First In, First Out (FIFO): What Food Handlers Must Know
First in, first out (FIFO) is a method used in foodservice to ensure food products are rotated according to their expiration or use-by dates.
This method reduces the risk that someone will get sick from consuming an expired product and decreases food waste.
This article explains everything food handlers need to know about the FIFO method for food storage and safety.
The FIFO method for food storage
The FIFO — or first in, first out — method is a system for storing and rotating food.
With this method, food that has been stored the longest (first in) should be the next food used (first out).
There are two primary reasons why using the FIFO method for food storage is important.
First, and most importantly, it helps reduce the risk of using or selling a product that is past its use-by or expiration date since foods closest to these dates will be the first ones you grab.
Expired packaged food isn’t usually a problem since the expiration or use-by dates are markers of quality rather than safety.
But, if you serve a cold pasta dish or other time-temperature controlled for safety (TCS) food past the use-by date, you could make people sick.
Remember, refrigeration doesn’t stop the growth of bacteria, it only slows it.
Secondly, using the FIFO method of food storage decreases food waste.
You can’t use food — whether prepared or packaged — past its expiration or use-by date.
With the FIFO method, you use products closest to their expiration or use-by dates first, reducing or eliminating the opportunity for products to go to waste.
For the FIFO system to work, all food — whether packaged or prepared — must have an expiration or use-by date.
FIFO organizes food based on when you received it, but you also need to ensure that the use-by or expiration dates match up.
Store the earliest expiration dates in the front or on top, and those with the latest expiration dates in the back.
Label prepared foods that won’t be served or sold within 24 hours with a use-by-date.
The date you prepared the item counts as the first day. So if you prepared an item on Monday, it should be sold, served, or thrown out on Sunday.
You should also store the same kinds of food together on the shelves to make finding foods and stocking them easier.
Following the FIFO — or first in, first out — method of food storage reduces the risk that someone will get sick from an expired product and helps decrease food waste.
Other safe food storing practices
Practicing the FIFO method of food storage is key, but don’t forget the other things you must do to store food safely.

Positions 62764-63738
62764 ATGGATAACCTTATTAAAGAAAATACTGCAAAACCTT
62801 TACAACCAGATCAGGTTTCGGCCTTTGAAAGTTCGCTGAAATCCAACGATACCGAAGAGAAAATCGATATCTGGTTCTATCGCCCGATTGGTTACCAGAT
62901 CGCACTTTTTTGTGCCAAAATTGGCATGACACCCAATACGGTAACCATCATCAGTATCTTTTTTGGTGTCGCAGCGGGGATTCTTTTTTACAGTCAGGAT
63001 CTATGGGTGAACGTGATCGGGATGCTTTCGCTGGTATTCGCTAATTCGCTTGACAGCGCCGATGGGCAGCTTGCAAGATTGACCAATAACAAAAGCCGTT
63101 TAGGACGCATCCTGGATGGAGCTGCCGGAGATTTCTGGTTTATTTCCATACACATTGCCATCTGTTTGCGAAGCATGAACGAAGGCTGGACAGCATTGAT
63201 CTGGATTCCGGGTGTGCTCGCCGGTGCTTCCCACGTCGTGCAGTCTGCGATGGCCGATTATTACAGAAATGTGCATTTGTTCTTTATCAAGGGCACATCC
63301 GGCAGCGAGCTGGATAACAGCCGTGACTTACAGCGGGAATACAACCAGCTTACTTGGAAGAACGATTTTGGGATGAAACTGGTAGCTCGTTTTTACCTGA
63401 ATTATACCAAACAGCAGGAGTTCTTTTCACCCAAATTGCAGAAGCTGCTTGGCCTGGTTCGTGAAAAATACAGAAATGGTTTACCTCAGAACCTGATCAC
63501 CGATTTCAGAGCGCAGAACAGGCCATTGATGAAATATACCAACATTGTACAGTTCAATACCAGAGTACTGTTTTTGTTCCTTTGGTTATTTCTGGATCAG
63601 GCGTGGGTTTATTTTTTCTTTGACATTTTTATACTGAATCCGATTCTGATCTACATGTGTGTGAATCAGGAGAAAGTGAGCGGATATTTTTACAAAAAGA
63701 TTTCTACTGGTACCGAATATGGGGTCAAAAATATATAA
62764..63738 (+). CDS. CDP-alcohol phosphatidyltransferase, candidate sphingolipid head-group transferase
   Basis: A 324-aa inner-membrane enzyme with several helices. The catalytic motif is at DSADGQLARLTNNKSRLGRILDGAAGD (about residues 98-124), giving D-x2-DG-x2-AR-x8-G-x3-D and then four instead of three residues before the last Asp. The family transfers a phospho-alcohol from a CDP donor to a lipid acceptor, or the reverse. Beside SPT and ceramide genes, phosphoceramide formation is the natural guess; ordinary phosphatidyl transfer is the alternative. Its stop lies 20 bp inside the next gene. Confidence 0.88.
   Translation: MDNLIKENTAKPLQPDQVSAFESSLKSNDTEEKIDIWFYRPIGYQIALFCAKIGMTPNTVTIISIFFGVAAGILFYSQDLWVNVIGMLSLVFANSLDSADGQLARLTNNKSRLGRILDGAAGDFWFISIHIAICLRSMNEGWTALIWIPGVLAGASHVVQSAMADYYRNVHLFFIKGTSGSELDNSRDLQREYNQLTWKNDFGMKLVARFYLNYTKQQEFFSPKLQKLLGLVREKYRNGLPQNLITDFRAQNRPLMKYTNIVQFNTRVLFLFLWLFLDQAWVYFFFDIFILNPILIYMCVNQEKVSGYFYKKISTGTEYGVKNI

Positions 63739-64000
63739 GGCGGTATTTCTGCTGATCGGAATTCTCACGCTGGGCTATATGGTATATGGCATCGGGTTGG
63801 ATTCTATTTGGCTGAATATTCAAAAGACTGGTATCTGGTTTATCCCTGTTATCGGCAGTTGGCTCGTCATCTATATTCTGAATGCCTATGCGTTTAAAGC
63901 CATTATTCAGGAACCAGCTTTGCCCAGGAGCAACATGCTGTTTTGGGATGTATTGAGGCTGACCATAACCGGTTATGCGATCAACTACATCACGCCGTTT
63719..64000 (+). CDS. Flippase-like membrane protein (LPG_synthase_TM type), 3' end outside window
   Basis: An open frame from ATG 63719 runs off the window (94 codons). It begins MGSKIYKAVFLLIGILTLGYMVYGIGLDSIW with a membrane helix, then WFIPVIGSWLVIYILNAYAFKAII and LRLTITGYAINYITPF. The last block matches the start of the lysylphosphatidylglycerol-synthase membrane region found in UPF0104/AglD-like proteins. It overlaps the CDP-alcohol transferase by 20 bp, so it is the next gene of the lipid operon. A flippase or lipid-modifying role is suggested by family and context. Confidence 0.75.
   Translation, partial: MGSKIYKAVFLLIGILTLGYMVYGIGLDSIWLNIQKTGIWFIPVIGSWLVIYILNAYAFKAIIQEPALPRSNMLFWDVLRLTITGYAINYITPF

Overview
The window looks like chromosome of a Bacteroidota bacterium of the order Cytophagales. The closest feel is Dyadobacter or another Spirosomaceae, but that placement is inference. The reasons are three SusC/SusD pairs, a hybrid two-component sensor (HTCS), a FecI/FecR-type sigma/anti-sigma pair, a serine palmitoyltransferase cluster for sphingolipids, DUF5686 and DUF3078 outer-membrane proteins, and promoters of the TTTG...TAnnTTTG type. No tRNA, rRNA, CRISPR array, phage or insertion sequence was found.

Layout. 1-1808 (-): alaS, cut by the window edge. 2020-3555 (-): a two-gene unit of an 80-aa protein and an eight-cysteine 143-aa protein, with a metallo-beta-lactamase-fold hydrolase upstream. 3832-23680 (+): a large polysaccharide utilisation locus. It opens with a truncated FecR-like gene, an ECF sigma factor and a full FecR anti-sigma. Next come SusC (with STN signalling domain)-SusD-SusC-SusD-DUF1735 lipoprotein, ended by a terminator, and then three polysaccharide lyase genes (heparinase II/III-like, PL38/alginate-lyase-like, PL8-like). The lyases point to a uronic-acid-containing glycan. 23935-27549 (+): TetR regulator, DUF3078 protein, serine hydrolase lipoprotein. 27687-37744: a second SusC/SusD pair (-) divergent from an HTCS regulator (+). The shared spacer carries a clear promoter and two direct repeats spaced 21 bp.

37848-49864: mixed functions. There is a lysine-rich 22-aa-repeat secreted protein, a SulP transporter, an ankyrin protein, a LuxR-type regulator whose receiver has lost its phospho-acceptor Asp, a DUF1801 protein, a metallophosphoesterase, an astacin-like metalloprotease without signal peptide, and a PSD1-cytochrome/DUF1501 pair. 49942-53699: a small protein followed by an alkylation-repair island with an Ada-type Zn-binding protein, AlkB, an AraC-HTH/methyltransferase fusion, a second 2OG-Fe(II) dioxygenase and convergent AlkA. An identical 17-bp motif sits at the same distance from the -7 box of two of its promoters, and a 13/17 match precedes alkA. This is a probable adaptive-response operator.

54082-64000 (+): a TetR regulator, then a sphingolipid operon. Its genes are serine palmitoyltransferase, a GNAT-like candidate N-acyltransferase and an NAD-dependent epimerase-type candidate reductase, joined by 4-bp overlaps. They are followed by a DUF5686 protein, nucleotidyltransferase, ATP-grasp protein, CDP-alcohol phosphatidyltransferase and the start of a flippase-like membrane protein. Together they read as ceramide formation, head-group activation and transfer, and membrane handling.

Dry storage is where you store stocks of food that don’t require time-temperature controls for safety.
Products like cereals, flour, rice, dried pasta, and packaged foods all belong in dry storage.
Dry storage is also where you store single-service items like disposable utensils, containers, straws, napkins, toothpicks, plastic wrap, or wax paper.
Here are the best food safety practices for dry storage:
- Store food at least 6 inches from the floor to prevent contamination and allow cleaning.
- Depending on where you work, you may need to store food at least 16 inches from the ceiling to prevent sprinkler obstruction in the case of a fire.
- Label items that are not in their original containers like sugar and flour so they are not mistakenly used for a different ingredient.
- Maintain the area between 50ºF and 70ºF (10ºC and 21ºC).
- Never store sanitizers or other chemicals in dry storage.
- Keep the area clean to prevent dirt and other contaminants from building up and contaminating food or attracting pests.
TCS foods require storage in a fridge or freezer.
Here are safe food storing practices for cold storage:
- Store foods in the fridge based on their minimum internal cooking temperature in descending order.
- Maintain refrigerators at 41ºF (5ºC) or below, and freezers cold enough to keep foods frozen, ideally 0ºF (-18ºC) or below.
- Don’t overload the fridge and freezer or leave the doors open for extended periods as these actions can make the units work harder to maintain the proper temperatures.
- Allow the cold air to circulate — don’t line the shelving with sheet pans or aluminum foil.
- Don’t store any items on the floor.
- Keep the units clean inside and out.
Along with the FIFO method, don’t forget the other things you must practice to store food safely in dry and cold storage areas.
The bottom line
The FIFO — first in, first out — method of food storage ensures that food is rotated according to when it was received and its expiration dates.
Store foods in order of when you received them and their expiration or use-by dates, with those received first or closest to their expiration dates in the front or on top.
Along with FIFO, don’t forget the other safe storage practices you must follow to keep food safe.
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